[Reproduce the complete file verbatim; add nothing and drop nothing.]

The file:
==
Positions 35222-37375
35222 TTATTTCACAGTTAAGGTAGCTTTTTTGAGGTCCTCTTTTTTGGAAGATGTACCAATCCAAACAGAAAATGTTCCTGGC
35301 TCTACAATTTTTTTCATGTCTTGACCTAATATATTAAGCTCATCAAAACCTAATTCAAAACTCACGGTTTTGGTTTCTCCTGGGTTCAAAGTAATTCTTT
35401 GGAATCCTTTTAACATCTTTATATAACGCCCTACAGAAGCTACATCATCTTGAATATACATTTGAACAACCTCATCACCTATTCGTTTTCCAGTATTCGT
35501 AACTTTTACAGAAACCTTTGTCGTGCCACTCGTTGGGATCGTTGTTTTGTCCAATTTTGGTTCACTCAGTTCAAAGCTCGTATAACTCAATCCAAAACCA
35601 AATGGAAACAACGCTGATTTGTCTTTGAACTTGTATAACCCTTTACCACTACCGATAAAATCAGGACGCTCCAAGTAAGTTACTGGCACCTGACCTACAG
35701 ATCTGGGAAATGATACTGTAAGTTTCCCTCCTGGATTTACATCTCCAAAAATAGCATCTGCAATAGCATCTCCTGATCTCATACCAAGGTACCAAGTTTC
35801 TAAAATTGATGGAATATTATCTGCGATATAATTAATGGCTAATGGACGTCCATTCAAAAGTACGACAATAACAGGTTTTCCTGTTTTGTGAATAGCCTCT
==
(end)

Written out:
Positions 35222-37375
35222 TTATTTCACAGTTAAGGTAGCTTTTTTGAGGTCCTCTTTTTTGGAAGATGTACCAATCCAAACAGAAAATGTTCCTGGC
35301 TCTACAATTTTTTTCATGTCTTGACCTAATATATTAAGCTCATCAAAACCTAATTCAAAACTCACGGTTTTGGTTTCTCCTGGGTTCAAAGTAATTCTTT
35401 GGAATCCTTTTAACATCTTTATATAACGCCCTACAGAAGCTACATCATCTTGAATATACATTTGAACAACCTCATCACCTATTCGTTTTCCAGTATTCGT
35501 AACTTTTACAGAAACCTTTGTCGTGCCACTCGTTGGGATCGTTGTTTTGTCCAATTTTGGTTCACTCAGTTCAAAGCTCGTATAACTCAATCCAAAACCA
35601 AATGGAAACAACGCTGATTTGTCTTTGAACTTGTATAACCCTTTACCACTACCGATAAAATCAGGACGCTCCAAGTAAGTTACTGGCACCTGACCTACAG
35701 ATCTGGGAAATGATACTGTAAGTTTCCCTCCTGGATTTACATCTCCAAAAATAGCATCTGCAATAGCATCTCCTGATCTCATACCAAGGTACCAAGTTTC
35801 TAAAATTGATGGAATATTATCTGCGATATAATTAATGGCTAATGGACGTCCATTCAAAAGTACGACAATAACAGGTTTTCCTGTTTTGTGAATAGCCTCT